The BMA recently received a grant of $25,000 from the National Endowment for the Arts toward a new exhibition on artists’ books scheduled for the spring of 2017.
Artists’ books, according to a common definition, are “works of art in the form of a book.” The simplicity and broadness of this description encompasses works that are as multifarious, complex, and expressive as art in any other medium. By nature a collaborative project at the crossroads of bookmaking and art-making, the artist’s book brings artists together with writers, printers, and publishers in a melding of perspectives that can lead to exciting and unexpected outcomes.
The exhibition will feature a selection of approximately 120 artists’ books and related prints by Jasper Johns, Barbara Kruger, Pablo Picasso, Henri de Toulouse-Lautrec, and many others from the BMA’s superlative collection of late 19th-century, modern, and contemporary art. It will be the capstone of a two-part, collaborative project between the BMA and the Program in Museums and Society at Johns Hopkins University that is funded in part by a grant to JHU from The Andrew W. Mellon Foundation. This spring, Rena M. Hoisington, BMA Senior Curator of Prints, Drawings & Photographs, taught the course “Paper Museums: Exhibiting Artists’ Books at The Baltimore Museum of Art” for 11 undergraduates from JHU, Loyola University Maryland, and the Maryland Institute College of Art. The students met weekly in the BMA’s Samuel H. Kress Foundation Study Room of Prints, Drawings & Photographs, where they had the opportunity to work directly with the artists’ books. In addition to writing label texts and blog posts for these books, the students helped to determine the checklist and thematic organization of the exhibition. More than half the works they chose have never been exhibited before at the BMA.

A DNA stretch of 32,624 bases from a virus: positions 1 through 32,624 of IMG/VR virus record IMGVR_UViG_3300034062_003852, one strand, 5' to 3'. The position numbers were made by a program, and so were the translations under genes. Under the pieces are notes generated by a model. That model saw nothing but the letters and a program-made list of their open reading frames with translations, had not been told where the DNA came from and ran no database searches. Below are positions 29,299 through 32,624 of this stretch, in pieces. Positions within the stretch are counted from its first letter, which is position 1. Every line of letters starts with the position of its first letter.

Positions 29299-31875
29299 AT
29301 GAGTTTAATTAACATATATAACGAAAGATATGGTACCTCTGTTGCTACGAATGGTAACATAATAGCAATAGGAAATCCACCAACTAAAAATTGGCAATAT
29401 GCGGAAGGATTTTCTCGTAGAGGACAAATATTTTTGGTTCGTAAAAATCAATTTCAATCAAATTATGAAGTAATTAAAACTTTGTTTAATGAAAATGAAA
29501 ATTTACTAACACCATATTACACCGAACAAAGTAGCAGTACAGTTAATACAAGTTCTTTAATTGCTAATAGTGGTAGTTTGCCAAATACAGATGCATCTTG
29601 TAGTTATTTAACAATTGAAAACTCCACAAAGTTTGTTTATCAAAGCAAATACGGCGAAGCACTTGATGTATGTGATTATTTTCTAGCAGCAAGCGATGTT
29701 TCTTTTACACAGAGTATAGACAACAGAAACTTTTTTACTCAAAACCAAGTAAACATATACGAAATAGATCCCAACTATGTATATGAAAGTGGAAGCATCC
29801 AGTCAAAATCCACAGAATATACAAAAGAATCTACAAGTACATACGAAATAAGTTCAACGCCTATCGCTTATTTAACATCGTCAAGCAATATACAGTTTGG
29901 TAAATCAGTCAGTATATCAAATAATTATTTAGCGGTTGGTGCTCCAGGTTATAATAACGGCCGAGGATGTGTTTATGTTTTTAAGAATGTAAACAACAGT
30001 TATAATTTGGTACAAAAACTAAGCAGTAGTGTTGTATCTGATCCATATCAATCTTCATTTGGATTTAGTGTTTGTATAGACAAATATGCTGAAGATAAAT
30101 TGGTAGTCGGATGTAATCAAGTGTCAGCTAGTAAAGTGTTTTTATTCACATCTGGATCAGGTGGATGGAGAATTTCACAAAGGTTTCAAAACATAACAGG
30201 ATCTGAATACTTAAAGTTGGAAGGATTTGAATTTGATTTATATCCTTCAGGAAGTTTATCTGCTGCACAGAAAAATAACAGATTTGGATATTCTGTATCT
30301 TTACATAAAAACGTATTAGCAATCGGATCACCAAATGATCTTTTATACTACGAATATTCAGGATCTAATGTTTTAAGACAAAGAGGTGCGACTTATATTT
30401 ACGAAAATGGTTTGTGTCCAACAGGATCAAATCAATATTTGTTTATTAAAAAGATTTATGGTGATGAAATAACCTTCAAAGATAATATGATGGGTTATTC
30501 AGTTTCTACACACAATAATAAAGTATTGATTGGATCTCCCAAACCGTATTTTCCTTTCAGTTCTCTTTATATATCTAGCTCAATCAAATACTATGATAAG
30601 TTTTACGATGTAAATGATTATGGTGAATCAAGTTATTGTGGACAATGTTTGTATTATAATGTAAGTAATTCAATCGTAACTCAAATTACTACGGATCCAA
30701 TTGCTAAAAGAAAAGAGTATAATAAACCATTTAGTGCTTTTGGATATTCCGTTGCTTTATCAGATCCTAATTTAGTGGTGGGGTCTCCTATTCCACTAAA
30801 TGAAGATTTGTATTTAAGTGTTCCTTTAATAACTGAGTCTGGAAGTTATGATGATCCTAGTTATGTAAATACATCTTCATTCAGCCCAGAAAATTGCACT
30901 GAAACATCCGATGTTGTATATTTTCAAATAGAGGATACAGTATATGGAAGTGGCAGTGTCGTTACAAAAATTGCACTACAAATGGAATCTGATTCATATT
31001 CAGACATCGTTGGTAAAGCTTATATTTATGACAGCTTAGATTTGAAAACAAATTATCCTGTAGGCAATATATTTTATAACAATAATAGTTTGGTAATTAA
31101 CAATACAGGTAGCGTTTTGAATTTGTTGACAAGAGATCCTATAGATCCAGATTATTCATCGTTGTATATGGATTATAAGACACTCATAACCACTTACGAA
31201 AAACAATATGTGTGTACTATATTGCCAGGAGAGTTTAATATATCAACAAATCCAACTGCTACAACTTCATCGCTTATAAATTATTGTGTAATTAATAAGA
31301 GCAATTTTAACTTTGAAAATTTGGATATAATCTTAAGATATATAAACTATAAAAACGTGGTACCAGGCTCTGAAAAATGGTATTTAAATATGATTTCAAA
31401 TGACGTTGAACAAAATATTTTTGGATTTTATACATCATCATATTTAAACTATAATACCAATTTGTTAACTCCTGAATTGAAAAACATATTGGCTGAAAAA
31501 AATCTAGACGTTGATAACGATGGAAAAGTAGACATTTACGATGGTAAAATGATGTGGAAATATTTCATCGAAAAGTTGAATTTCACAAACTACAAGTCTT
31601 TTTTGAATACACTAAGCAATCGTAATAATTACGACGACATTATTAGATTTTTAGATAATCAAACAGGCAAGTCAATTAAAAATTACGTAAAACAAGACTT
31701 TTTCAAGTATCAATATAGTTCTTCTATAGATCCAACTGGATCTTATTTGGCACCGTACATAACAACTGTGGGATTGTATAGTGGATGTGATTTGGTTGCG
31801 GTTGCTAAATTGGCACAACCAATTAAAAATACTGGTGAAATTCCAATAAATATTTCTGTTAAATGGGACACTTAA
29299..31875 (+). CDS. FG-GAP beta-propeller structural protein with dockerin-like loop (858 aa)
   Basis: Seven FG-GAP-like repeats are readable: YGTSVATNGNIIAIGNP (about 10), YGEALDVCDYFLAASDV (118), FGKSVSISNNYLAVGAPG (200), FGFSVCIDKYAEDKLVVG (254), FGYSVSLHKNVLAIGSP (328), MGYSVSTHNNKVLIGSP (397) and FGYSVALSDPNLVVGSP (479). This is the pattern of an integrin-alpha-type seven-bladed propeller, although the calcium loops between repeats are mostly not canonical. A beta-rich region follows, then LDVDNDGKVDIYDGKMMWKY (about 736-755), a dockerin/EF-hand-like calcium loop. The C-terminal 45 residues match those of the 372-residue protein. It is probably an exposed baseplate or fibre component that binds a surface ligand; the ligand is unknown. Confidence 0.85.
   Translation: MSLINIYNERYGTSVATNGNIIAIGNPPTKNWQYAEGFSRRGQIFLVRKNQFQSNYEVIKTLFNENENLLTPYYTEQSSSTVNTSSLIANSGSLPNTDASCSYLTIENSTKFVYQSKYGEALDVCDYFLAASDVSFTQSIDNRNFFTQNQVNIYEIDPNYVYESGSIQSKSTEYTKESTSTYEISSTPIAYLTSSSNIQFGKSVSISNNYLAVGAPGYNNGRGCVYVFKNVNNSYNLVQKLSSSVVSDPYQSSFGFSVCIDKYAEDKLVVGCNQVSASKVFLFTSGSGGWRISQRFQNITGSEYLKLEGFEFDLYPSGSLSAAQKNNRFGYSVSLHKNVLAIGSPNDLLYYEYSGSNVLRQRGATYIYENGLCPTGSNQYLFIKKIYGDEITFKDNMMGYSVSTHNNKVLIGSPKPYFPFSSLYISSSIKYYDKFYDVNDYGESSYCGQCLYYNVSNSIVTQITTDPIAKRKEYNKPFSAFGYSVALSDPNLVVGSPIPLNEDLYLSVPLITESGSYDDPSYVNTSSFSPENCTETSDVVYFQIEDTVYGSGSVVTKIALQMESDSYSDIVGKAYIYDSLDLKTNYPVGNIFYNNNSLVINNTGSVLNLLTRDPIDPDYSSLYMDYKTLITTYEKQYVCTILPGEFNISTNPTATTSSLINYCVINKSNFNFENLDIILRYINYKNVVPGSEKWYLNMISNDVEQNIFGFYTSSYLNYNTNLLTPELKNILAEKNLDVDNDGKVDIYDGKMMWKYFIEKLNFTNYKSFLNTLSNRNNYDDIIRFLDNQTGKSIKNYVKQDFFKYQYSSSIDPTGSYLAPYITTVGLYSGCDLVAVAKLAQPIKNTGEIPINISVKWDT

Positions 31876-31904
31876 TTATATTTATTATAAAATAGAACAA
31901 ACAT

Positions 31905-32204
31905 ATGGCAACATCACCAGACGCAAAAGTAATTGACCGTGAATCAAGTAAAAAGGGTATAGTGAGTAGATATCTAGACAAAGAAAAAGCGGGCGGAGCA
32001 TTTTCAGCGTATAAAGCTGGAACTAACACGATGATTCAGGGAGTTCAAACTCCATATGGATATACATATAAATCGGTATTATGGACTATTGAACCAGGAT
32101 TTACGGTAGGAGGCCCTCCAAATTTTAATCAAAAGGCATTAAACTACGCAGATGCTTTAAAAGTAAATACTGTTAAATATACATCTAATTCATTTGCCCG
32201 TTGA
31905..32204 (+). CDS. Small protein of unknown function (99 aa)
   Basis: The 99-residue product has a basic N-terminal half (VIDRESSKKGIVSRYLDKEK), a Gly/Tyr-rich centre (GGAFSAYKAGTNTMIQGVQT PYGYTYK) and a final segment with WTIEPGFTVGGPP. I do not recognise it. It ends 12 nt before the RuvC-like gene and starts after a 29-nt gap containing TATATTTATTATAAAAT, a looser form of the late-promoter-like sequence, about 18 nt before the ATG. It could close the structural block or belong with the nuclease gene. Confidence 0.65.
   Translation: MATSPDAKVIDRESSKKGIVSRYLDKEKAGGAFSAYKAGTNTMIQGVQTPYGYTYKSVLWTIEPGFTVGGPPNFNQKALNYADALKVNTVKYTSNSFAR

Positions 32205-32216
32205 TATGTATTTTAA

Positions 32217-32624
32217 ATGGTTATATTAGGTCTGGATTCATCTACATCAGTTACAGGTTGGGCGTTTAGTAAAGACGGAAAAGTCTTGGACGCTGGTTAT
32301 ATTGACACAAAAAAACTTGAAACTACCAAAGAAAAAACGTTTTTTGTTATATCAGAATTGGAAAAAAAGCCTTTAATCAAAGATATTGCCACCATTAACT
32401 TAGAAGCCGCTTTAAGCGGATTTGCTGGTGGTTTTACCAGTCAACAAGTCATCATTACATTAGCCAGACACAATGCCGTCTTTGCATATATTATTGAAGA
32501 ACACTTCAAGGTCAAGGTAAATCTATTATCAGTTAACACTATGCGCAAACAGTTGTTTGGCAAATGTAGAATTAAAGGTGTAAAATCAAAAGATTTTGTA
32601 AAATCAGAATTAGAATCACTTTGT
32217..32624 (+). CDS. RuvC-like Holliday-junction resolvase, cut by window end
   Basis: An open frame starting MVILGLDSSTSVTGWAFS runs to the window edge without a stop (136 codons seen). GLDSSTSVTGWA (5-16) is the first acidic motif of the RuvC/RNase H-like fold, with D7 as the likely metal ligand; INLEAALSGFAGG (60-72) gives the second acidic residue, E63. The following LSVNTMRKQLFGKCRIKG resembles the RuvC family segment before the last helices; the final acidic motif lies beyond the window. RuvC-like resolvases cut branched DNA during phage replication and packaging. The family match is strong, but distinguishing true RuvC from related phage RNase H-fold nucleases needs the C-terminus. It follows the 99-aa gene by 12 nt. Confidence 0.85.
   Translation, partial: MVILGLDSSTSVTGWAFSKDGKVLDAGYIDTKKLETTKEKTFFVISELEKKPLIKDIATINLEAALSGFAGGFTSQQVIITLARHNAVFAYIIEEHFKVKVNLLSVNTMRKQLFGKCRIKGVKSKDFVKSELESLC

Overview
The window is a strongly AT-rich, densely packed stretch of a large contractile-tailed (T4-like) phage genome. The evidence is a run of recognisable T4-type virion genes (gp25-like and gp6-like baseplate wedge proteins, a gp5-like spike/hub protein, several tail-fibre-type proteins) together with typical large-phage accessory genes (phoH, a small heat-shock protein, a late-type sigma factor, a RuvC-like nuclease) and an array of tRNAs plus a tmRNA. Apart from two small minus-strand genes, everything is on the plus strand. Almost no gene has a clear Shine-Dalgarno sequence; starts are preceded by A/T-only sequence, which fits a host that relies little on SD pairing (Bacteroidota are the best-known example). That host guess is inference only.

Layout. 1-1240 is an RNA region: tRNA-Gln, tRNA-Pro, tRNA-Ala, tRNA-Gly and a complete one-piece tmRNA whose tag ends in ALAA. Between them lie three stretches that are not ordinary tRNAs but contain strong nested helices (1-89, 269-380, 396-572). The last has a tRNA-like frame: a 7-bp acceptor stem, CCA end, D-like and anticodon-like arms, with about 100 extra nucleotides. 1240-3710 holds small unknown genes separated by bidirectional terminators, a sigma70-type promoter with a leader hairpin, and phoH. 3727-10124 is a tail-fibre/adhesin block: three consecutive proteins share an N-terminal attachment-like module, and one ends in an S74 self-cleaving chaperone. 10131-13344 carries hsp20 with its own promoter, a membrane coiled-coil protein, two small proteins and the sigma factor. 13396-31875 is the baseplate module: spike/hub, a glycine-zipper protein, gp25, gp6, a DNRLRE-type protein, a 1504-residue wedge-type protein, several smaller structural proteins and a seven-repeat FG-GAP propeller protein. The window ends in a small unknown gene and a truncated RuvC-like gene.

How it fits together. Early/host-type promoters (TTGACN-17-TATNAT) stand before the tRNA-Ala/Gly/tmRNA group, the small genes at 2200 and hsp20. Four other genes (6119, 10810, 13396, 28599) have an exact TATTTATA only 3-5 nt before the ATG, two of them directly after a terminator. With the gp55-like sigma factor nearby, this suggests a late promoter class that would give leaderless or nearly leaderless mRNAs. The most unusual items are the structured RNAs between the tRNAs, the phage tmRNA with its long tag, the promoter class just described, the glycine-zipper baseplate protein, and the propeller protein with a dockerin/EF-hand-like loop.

With checklist in hand, Hoisington and her BMA colleagues can now move forward with more detailed planning of the exhibition itself. The generous funding from NEA and Mellon will help to defray the costs of the installation, digitization, and programming—all three of which are essential to creating a visually stimulating exhibition that will provide access to these rarely seen works while educating audiences about this important artistic medium.
One of the earliest books that will be included in this exhibition is Henri Rivière’s 1902 publication Thirty-Six Views of the Eiffel Tower, which was inspired by a series of color woodcuts entitled Thirty-Six Views of Mount Fuji by the 19th-century Japanese printmaker Katsushika Hokusai. With this elegant publication, Rivière sought to equate the importance of the Eiffel Tower, a marvel of modern French industrial design completed in 1889, with the spiritual significance of Japan’s Mount Fuji. Rivière’s inventive compositions not only document the construction of the tower—based in part on photographs he took from within the heights of the structure itself—but also reveal its impact on the cityscape of Paris. In the same way that Hokusai had presented Mount Fuji, each page shows the Eiffel Tower from a different vantage point, in varying weather conditions and times of year.